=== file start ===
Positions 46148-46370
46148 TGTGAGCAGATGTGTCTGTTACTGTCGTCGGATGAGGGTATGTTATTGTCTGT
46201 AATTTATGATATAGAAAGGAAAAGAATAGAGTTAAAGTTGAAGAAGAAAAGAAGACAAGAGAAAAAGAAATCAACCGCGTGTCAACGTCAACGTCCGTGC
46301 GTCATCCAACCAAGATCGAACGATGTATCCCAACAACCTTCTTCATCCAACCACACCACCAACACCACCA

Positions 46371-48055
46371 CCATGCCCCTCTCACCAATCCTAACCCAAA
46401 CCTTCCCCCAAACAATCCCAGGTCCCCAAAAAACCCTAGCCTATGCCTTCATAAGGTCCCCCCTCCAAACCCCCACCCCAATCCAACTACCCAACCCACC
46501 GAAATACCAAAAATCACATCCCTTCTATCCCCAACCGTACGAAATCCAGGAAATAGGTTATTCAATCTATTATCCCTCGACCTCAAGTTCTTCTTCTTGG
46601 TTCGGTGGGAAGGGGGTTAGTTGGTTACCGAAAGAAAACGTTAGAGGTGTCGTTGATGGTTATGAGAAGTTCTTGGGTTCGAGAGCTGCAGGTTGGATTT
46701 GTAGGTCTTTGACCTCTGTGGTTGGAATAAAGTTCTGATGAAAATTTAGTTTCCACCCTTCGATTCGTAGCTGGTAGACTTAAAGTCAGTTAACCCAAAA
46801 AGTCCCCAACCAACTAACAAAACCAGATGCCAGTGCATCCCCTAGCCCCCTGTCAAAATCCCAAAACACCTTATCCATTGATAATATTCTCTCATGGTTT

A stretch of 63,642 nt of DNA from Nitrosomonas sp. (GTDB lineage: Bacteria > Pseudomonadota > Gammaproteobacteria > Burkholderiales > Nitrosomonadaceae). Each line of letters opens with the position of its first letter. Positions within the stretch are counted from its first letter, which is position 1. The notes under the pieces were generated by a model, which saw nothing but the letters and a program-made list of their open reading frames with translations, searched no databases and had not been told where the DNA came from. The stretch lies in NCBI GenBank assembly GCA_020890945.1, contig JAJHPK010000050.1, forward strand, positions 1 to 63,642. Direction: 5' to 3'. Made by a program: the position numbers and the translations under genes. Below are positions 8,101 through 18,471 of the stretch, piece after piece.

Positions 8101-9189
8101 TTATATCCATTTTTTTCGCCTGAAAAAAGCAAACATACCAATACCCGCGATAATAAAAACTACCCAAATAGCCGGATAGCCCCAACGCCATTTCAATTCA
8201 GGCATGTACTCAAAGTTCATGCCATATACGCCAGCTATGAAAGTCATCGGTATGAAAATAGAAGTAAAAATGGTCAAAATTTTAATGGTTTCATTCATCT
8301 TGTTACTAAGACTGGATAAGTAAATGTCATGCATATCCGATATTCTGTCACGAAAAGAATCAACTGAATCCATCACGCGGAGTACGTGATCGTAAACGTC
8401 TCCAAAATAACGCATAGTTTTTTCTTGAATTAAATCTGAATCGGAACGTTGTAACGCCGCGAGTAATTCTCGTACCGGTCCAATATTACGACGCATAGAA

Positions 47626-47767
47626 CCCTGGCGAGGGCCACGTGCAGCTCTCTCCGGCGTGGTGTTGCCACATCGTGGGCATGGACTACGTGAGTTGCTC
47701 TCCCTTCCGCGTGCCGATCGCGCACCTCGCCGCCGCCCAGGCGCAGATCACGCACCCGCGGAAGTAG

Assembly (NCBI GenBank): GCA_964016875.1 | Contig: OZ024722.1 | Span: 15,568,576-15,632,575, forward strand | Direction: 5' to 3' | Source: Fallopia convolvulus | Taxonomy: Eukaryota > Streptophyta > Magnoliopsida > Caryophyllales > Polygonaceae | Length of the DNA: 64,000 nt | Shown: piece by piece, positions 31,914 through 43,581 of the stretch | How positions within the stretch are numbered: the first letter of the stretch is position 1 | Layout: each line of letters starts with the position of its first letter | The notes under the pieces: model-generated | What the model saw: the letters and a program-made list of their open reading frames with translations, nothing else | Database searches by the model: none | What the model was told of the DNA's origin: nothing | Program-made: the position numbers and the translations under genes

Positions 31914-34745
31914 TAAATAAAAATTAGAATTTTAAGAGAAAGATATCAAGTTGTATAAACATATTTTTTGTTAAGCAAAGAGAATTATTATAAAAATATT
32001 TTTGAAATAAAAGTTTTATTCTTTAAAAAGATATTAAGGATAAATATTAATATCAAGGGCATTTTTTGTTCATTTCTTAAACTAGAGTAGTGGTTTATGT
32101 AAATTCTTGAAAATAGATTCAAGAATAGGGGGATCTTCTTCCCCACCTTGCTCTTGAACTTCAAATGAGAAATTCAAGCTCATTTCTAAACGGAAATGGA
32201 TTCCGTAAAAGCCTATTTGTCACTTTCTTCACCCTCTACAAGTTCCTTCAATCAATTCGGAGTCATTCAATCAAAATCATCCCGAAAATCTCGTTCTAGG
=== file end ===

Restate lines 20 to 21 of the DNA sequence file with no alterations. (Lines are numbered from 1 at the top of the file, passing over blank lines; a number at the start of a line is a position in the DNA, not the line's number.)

47701 TCCCTTCCGCGTGCCGATCGCGCACCTCGCCGCCGCCCAGGCGCAGATCACGCACCCGCGGAAGTAG

Assembly (NCBI GenBank): GCA_964016875.1 | Contig: OZ024722.1 | Span: 15,568,576-15,632,575, forward strand | Direction: 5' to 3' | Source: Fallopia convolvulus | Taxonomy: Eukaryota > Streptophyta > Magnoliopsida > Caryophyllales > Polygonaceae | Length of the DNA: 64,000 nt | Shown: piece by piece, positions 31,914 through 43,581 of the stretch | How positions within the stretch are numbered: the first letter of the stretch is position 1 | Layout: each line of letters starts with the position of its first letter | The notes under the pieces: model-generated | What the model saw: the letters and a program-made list of their open reading frames with translations, nothing else | Database searches by the model: none | What the model was told of the DNA's origin: nothing | Program-made: the position numbers and the translations under genes